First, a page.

Referring to FIG. 4, a second embodiment of sensor 60 is illustrated. In this embodiment, removable portion 88 of core 84 is positioned proximate end surfaces 106 and 108 of legs 90 and 92, respectively, such that gaps 96 are formed between end surfaces 106 and 108 and removable portion 88. This embodiment allows gaps 96 to be increased or decreased simply by moving removable portion 88 away from or closer to end surfaces 106 and 108. As described with reference to FIG. 3, by adjusting removable portion 88 in this manner, the flux density in core 84 can be adjusted and the point at which core 84 becomes saturated can be adjusted.
FIG. 5 shows an embodiment in which three sensors 60 are arranged for use in a typical three-phase configuration; however, the present invention is not limited to this configuration but may be applied to other configurations, such as one, two or four phase circuit breakers. Sensor 60 is located at each phase or conductor 80. By having a similar sensor 60 on each phase, three-phase or single-phase faults can be detected. Reed switches 100 may be connected in parallel when there are multiple conductors 80.
Referring to FIGS. 1-5, power distribution system 10 operates in the following manner. Current flows from source 20 through power distribution system 10 to loads 22, 24, 26, 28, and 30. When current is flowing during quiescent (non-fault) conditions, the magnetic flux induced in core 84 of each sensor 60 is not enough to connect end 102 with end 104 of reed switch 100. Because end 102 does not connect with end 104, reed switch 100 remains in an open position. When an overcurrent condition occurs in any line, electronic trip unit 34 will receive a signal from sensor 60 in that line allowing electronic trip unit 34 to detect the location of the fault and determine the appropriate trip time based on the location of the fault. Adjusting gaps 96 in sensor 60 changes the amount of current that can flow through sensors 60 before sensors 60 provide a signal to electronic trip unit 34. By increasing gaps 96, sensor 60 provides a signal at a higher current through conductor 80. By decreasing gaps 96, sensor 60 provides a signal at a lower current through conductor 80.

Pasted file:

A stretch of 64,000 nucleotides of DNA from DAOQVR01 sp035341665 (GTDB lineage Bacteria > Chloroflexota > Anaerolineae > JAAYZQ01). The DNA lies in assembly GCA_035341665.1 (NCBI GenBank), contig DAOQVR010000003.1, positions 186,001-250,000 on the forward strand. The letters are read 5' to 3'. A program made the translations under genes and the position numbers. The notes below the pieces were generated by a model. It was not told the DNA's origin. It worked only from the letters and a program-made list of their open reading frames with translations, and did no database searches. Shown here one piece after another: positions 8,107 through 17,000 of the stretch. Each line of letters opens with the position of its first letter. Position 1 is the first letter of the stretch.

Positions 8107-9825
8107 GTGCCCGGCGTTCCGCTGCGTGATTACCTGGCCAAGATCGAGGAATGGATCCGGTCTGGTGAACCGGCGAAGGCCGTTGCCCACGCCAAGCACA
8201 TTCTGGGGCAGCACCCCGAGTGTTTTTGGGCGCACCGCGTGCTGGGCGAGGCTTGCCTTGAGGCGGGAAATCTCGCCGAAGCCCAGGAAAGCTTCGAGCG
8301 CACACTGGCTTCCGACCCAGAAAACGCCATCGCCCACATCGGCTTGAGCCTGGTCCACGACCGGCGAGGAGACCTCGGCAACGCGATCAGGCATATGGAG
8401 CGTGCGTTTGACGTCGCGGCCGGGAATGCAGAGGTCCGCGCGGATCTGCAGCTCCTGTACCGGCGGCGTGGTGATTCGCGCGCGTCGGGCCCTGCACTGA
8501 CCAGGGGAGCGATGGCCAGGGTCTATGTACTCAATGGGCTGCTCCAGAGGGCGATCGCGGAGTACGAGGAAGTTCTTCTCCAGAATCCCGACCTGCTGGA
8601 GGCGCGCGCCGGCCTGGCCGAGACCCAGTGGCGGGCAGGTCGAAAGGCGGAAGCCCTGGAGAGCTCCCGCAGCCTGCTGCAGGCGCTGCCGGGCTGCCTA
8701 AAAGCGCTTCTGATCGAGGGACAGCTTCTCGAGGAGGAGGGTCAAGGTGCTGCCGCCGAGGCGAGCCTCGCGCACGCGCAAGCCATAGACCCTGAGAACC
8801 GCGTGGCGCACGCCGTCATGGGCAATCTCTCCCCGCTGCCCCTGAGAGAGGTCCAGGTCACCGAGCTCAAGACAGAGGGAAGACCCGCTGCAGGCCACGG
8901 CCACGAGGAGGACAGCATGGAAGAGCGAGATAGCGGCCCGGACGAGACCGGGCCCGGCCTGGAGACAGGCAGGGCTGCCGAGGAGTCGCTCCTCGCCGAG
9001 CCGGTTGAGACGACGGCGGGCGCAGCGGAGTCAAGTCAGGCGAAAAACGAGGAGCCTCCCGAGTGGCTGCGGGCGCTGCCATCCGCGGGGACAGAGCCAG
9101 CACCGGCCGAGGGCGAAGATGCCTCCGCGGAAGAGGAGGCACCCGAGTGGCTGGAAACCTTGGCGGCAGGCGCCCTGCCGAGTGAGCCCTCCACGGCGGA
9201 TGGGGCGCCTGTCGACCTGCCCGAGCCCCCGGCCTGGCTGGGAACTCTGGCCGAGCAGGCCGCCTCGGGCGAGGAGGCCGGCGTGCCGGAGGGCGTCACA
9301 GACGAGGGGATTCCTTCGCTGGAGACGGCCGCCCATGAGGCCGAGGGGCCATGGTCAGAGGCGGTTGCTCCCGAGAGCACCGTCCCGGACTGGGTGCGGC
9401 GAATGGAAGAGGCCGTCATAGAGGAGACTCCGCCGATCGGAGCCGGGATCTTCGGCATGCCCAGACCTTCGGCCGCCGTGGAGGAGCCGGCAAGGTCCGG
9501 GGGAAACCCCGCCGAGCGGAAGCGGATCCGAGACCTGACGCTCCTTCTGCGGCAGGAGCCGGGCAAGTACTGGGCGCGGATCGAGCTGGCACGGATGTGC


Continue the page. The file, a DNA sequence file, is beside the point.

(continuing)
In a first example, when an overcurrent condition occurs at a line 44, which is downstream from one downstream circuit breaker 40, current flowing through conductor 80 causes core 84 to saturate and generate a sufficient magnetic field to cause end 102 to push up against end 104 and close reed switch 100. When reed switch 100 is in the closed position, reed switch 100 provides a signal along direct cable link 62, or other communication link as described above, to electronic trip unit 34, which initializes microprocessor 36. Based on link 62 upon which electronic trip unit 34 receives the signal, microprocessor 36 chooses a longer trip time, i.e., first trip time 74, to allow the downstream circuit breaker time to trip and isolate the fault condition. Thus, current continues to flow through upstream circuit breaker 32 and selectivity is achieved.
In a second example, when multiple faults cause overcurrent conditions at multiple downstream lines 42, 44, and 50, a plurality of sensors 60 send signals to electronic trip unit 34. Microprocessor 36 determines that the signals are from a plurality of sensors 60 and, in response, chooses a shorter trip time, i.e., second trip time 76. In this example, microprocessor 36 chooses the shorter trip time to trip circuit breaker 32 more quickly since lines 38 may not be able to handle the multiple-fault overcurrent condition.